Southampton (England): what to see in the city of the Titanic

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What to see in Southampton, itinerary including the main monuments and places of interest, including the old town, Bargate, Titanic Museum and St Michael's Church.


Tourist information

City of England, Southampton is located in the county of Hampshire, at the estuary of the Test River to the west and the Itchen River to the east, whose ancient river valleys, submerged by the sea, form Southampton Water, a deep inlet of the Sleeve.

To the west of the city extends the New Forest, which has become the national park called New Forest National Park, a very beautiful area including ancient forests and suggestive landscapes, dating back to the eleventh century, when the area was chosen as a hunting reserve by William I d 'England.


The port of Southampton is one of the most important on the English southern coast, from where ferries depart for Cowes, the port city of the nearby Isle of Wight, reachable with a daily excursion, and the large ocean liners, which connect England to New York, as happened in the legendary ocean crossings of the early twentieth century.

From this port, on April 10, 1912, the Titanic sailed for its tragic journey and, about three centuries earlier, the Mayflower, the ship that brought the first English colonizers, called Pilgrim Fathers, to the North American coasts, left from here.

The famous English writer Jane Austen lived in Southampton from 1807 until 1809, in a house located in Castle Square.


The building is no longer there today, in its place there is another more recent one.

The factory of the legendary Spitfire was also near Southampton, the fighter plane protagonist of historical battles during the Second World War, which is why the German air force bombed the city heavily.

Today Southampton offers interesting museums and art galleries, shops and beautiful parks.


What see

Of the ancient walls of Norman origin, about two and a half kilometers long and with seven entrance gates to the city, some remains remain, such as the Bargate, an ancient and elaborate northern gate, which stands isolated at the beginning of High Street, the Arundel Tower , circular tower of the thirteenth-fourteenth century, the Catchcold Tower, dating from the fifteenth century, the Castle Watergate, a door of the fourteenth century, and the God's House Gateway, with the beautiful tower where the Archaeological Museum is located.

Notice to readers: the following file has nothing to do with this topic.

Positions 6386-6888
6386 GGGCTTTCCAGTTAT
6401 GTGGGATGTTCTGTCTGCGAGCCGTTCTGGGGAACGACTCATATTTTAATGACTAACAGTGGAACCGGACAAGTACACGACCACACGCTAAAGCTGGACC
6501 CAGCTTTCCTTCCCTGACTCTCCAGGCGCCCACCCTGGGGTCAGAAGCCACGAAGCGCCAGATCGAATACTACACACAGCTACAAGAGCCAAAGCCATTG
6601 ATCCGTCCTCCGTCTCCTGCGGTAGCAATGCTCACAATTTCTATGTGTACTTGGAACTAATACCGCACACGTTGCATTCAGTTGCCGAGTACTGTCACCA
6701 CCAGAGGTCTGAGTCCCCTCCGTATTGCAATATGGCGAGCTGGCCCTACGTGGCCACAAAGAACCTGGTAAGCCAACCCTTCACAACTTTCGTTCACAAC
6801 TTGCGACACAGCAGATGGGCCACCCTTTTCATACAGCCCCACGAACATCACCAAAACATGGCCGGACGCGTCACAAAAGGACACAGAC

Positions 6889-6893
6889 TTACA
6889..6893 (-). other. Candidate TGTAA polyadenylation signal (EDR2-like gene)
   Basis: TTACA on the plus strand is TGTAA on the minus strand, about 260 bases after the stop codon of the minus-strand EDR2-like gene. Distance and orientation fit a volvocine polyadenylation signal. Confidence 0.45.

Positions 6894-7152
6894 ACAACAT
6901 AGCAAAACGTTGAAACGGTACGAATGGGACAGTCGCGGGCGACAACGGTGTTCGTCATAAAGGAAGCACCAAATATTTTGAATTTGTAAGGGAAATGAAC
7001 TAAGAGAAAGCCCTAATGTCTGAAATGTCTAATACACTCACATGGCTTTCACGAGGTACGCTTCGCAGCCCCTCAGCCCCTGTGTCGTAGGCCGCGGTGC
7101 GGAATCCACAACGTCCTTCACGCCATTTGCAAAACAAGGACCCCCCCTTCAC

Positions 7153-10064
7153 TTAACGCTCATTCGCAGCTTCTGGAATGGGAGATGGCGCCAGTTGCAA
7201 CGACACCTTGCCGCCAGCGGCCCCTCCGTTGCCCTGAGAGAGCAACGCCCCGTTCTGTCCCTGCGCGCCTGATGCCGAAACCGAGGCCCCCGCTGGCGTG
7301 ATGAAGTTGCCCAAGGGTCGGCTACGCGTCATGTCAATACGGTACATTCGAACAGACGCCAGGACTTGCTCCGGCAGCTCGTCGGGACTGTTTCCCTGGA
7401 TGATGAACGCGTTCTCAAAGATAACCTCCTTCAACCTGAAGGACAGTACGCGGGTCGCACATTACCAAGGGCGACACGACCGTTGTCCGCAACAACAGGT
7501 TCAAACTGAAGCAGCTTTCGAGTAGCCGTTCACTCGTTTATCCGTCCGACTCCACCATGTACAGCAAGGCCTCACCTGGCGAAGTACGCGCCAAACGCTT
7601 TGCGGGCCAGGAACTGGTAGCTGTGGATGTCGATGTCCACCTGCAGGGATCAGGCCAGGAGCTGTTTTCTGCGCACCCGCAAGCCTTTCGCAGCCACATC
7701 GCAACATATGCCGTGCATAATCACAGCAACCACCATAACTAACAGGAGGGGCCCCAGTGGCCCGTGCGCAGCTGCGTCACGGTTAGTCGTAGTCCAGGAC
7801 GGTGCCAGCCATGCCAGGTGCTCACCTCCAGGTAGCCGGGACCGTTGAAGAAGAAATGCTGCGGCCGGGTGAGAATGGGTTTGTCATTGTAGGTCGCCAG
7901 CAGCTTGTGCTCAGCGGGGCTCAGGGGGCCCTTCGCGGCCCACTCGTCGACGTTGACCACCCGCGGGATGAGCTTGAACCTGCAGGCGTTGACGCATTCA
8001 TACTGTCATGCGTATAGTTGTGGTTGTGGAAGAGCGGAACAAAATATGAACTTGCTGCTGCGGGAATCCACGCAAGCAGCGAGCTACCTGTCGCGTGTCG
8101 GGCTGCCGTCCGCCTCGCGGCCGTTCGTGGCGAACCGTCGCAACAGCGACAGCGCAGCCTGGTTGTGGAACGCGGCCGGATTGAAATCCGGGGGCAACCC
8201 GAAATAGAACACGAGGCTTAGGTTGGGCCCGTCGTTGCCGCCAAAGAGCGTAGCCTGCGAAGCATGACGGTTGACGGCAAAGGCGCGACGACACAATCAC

In the historic center of the city, among the ancient buildings, you can see the King John's Palace, a fine example of Norman civil construction, near it is the Tudor House, a beautiful half-timbered building that houses a collection of objects from the Victorian era and Edwardian.

Recommended readings
  • Highlands (Scotland): what to see in the region
  • Liverpool (England): what to see
  • Ireland: useful information
  • Glasgow (Scotland): what to see
  • Great Britain (United Kingdom): useful information

Opposite stands the only medieval church that survived the bombings, St. Michael's Church, dating from the eleventh century and restored in the nineteenth.

On French Street is Medieval Merchant’s House, a 1290 half-timbered house belonging to a wine merchant, one of the few surviving medieval houses in England.

Among the main museums is the City of the Sea Museum, also known as the Titanic Museum, located on Havelock Road, where the relationship of the people of this city with the sea and the Titanic story is told.

At the Southampton City Art Gallery there are high quality exhibitions, ranging from painting, sculpture and drawing, to photography and cinema, as well as very interesting temporary exhibitions.

The Solent Sky Aviation Museum is a museum dedicated to the aeronautical activities that took place in Southampton, in the Solent and in Hampshire, through the history of the aircraft that were built in the area in the last century.

Various types of aircraft are on display, including the Spitfire and the Supermarine S.6B seaplane.

Walk through the Southampton's Museum of Titanic (February 2021)


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